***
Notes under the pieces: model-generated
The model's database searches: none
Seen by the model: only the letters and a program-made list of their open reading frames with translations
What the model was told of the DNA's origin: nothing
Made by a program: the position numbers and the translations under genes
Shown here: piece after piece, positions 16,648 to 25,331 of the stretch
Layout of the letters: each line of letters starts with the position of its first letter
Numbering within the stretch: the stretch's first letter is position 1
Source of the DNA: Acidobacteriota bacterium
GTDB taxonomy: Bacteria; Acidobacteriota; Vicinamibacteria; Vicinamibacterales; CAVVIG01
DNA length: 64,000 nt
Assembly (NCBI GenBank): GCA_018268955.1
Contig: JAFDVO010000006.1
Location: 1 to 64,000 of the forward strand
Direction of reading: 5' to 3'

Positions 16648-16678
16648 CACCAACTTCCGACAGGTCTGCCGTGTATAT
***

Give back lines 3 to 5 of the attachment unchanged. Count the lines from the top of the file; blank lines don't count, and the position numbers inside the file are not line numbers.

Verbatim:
Seen by the model: only the letters and a program-made list of their open reading frames with translations
What the model was told of the DNA's origin: nothing
Made by a program: the position numbers and the translations under genes